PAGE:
A Resource for Teachers, Clinicians, Parents, and Students by the Brain Injury Association of New York State.

Problem: The student hits, shoves, or pushes peers and/or adults, or uses aggressive or threatening language.
Cognitive/Self-Regulatory Possibility:
Severely impaired impulse control

Step 1: Organize observations relevant to the problematic behavior/issue

  • Who is reporting the problem?
  • When does it occur? (Include time of day, activities etc).
  • Where does it occur?
  • What tends to precede the problematic behavior/issue?
  • What tends to follow the problematic behavior/issue?
  • What is the age and functioning level of the student?
  • Previous documentation/charts?

Step 2: Identify possible contributors to the problematic behavior/issue

In many cases, there are several contributors to the student’s identified problem. These contributors may interact with each other, therefore, it may be necessary to combine tests from different categories of possibilities. The existence of several interacting contributors may become obvious as you proceed through individual intervention experiments.

Severely impaired impulse control: Some students may be aggressive as a result of serious impulse control problems. They may understand intellectually that aggressive behavior is unacceptable and jeopardizes peer acceptance and friendship, but nevertheless they act on impulse which leads to occasional aggression. (See Tutorial on Impulsiveness/Disinhibition.)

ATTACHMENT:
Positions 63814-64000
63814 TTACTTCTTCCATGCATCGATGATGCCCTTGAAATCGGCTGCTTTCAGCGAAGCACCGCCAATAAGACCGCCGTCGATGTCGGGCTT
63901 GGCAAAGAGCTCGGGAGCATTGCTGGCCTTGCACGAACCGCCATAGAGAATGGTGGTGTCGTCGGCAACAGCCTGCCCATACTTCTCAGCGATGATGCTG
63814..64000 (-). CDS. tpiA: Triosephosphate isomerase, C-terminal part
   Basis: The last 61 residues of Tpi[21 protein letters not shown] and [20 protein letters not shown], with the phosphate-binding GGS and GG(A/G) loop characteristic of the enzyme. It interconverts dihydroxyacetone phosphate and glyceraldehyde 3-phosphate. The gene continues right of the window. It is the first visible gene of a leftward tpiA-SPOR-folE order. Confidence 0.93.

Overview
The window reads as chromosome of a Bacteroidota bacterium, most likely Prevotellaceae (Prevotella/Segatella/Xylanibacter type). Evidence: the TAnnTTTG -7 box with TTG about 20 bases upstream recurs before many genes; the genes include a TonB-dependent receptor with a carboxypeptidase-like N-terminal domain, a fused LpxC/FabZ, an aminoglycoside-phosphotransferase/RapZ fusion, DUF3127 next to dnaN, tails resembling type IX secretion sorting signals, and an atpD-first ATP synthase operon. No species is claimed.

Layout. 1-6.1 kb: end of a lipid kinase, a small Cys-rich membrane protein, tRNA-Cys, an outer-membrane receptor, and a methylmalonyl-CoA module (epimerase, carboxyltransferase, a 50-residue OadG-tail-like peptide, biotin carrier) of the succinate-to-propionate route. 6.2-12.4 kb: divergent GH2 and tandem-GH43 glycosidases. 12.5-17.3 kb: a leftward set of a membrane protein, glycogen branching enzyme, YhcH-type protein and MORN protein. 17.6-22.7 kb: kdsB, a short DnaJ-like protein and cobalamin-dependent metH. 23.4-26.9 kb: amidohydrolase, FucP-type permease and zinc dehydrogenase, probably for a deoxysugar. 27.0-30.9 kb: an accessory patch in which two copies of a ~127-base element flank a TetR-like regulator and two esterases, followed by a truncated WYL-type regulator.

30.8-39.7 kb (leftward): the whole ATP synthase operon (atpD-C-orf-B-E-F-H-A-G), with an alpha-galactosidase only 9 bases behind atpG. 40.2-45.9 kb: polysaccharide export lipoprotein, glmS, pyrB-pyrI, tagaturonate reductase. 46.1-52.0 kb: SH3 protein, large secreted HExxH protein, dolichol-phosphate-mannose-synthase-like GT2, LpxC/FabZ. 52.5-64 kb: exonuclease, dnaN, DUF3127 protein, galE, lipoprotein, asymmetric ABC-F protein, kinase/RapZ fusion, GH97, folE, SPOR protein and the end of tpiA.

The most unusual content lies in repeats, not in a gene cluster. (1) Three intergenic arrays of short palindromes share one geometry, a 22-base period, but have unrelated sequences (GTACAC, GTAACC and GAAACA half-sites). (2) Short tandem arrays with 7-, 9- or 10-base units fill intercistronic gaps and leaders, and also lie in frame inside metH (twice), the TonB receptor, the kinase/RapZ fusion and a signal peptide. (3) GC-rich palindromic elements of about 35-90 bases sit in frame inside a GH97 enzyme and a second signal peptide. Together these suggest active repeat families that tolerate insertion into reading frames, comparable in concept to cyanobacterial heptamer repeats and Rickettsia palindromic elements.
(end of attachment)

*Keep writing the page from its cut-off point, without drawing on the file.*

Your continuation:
Relevant observations: The student indicates that he wants to have friends and expresses regret after being aggressive in relation to peers. The student acts impulsively in many contexts, not just social interaction.

Useful experiments for assessment and intervention:

  1. Observe and record the frequency and/or intensity of the problem behavior when a new teaching strategy or support is being implemented versus when it is not being implemented.
  2. Possible intervention strategies or supports to explore: Create an environment in which impulsive behavior is prevented by means of antecedent control strategies. For example, routinely preset the student with positive behaviors prior to social interaction. (This may be insufficient for seriously impulsive students.) Position the student physically in relation to peers so that physical aggression is unlikely. Use the “child proofing” strategies listed in the Tutorial on Self-Regulation/Executive Function Routines. Routinely give the student a task or responsibility that is incompatible with aggression. In ways such as this, ensure that the student spends most of his time in an environment in which aggression is prevented.
  3. If the frequency and/or intensity of the targeted behavior decreases during intervention, it may be that the problem behavior is in part a result of serious impulse-control problems.

Possible referrals: Social worker, counselor, school psychologist, or speech-language pathologist for social skills and social perception assessment and intervention; behavior specialist for antecedent-focused behavior management strategies and self-regulation routines (See Tutorials on Positive Behavior Supports; Behavior Management: Prevention Strategies; Self-Regulation/Executive Function Routines; Impulsiveness/Disinhibition.)

A program of the Brain Injury Association of New York State, and funded by the Developmental Disabilities Planning Council.

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The Brain Injury Association of New York State
10 Colvin Avenue, Albany, NY 12206 - Phone: (518) 459-7911 - Fax: (518) 482-5285

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